This morning, while I pounded away on copy for our soon-to-be-released website, I pondered the food of Catalonia. “What,” I thought, “are three foods that are most typical of this region?”
I’m a relative rookie in Catalonia, and an international one at that…Barcelona has its hardcore pockets of the native culture, but it also celebrates the diversity of Spanish and global cultures that converge amid its busy streets and sidewalks.
Gaston, my boss and the company founder, is pretty BCN savvy. I asked him the question I asked myself. His answers:
1. Pan con tomate – A delicious, simple combination of bread smeared with fresh tomato, sprinkled with salt and drizzled with olive oil.
2. Escaichada – Codfish marinated in a vinaigrette or lemon-based marinade.
3. Carnes asadas – A classic Catalán meal…butifarra, chorizo, morcilla…take your pick, and also take your sense of smell. You can usually indulge in the amazing aroma of Catalan restaurants before you actually enter them.
|Butifarra on the grill. Heavenly smell. Ridiculous taste. (Thanks for the photo, Wikipedia)|
Not a bad list. Quite iconic, actually. The beauty of each of these foods is that you can find them at almost any bar or restaurant in Barcelona. Some specialize in seafood (@alegrabarcelona), some specialize in Catalán grilled meat (El Asador de Aranda) and nearly all have pan con tomate (even if it isn’t on the menu).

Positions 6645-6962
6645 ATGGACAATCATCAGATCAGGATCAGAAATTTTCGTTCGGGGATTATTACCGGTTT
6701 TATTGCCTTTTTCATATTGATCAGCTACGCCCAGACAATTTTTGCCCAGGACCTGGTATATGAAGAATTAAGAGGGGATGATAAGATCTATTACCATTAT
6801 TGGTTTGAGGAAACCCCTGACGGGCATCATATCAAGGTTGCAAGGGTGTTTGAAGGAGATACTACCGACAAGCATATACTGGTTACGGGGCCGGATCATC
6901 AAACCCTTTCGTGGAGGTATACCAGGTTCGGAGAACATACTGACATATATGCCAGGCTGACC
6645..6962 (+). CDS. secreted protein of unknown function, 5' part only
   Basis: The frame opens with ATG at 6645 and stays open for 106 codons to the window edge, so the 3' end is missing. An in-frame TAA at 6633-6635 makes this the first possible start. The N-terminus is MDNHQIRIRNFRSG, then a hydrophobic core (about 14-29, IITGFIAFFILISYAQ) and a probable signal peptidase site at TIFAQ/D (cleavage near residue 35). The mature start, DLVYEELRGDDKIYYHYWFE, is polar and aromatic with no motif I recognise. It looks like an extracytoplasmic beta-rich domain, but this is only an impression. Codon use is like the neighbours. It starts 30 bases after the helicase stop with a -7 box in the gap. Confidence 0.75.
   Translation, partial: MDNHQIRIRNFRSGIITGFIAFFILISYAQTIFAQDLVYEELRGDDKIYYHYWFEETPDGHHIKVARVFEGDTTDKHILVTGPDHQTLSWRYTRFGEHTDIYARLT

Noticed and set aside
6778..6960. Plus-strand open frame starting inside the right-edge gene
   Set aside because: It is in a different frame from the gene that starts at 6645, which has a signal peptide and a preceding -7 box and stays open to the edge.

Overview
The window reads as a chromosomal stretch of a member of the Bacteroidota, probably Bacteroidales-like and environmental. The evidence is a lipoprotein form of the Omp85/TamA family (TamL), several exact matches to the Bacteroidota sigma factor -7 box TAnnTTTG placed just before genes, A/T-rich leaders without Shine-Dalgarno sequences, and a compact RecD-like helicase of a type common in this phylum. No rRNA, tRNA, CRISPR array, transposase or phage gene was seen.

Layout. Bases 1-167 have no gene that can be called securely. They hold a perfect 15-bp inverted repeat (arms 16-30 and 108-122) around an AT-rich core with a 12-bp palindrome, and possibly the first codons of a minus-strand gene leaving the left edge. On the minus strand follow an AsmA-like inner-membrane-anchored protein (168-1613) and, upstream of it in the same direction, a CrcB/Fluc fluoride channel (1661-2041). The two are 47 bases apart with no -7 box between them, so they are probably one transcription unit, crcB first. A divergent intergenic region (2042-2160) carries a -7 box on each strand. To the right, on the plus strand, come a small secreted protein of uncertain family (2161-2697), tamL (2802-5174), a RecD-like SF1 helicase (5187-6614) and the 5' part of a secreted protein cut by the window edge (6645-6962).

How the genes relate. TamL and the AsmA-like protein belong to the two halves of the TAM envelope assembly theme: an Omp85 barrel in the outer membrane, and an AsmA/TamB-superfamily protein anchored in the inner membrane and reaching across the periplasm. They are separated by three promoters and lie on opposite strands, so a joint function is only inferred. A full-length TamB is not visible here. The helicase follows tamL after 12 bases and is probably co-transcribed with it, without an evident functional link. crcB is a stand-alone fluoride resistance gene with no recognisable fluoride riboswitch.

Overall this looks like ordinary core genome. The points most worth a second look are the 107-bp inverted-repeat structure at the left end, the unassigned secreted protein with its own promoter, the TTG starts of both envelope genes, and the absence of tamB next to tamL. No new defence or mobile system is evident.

I, being the new guy in town, took the more basic route:
1. Olivas – I prefer olives from Aragón and anything soaked in bay leaves and garlic.
2. Pan con tomate
3. Estrella Damm beer – A staple here. Simple, mildly bitter and delicious when its cold. In the city (El Raval, Born, Gothic) they usually run you about 2€, but in the outlying neighborhoods like mine (El Carmel) and Gaston’s (La Sagrera), an Estrella you will cost you, at most 1.20 €.
|So cold, so seductive, so good with everything (Thanks for the photo, commons.wikimedia.org)|
Try each of these suggestions when you’re in town for a proper Catalán/Spanish food experience!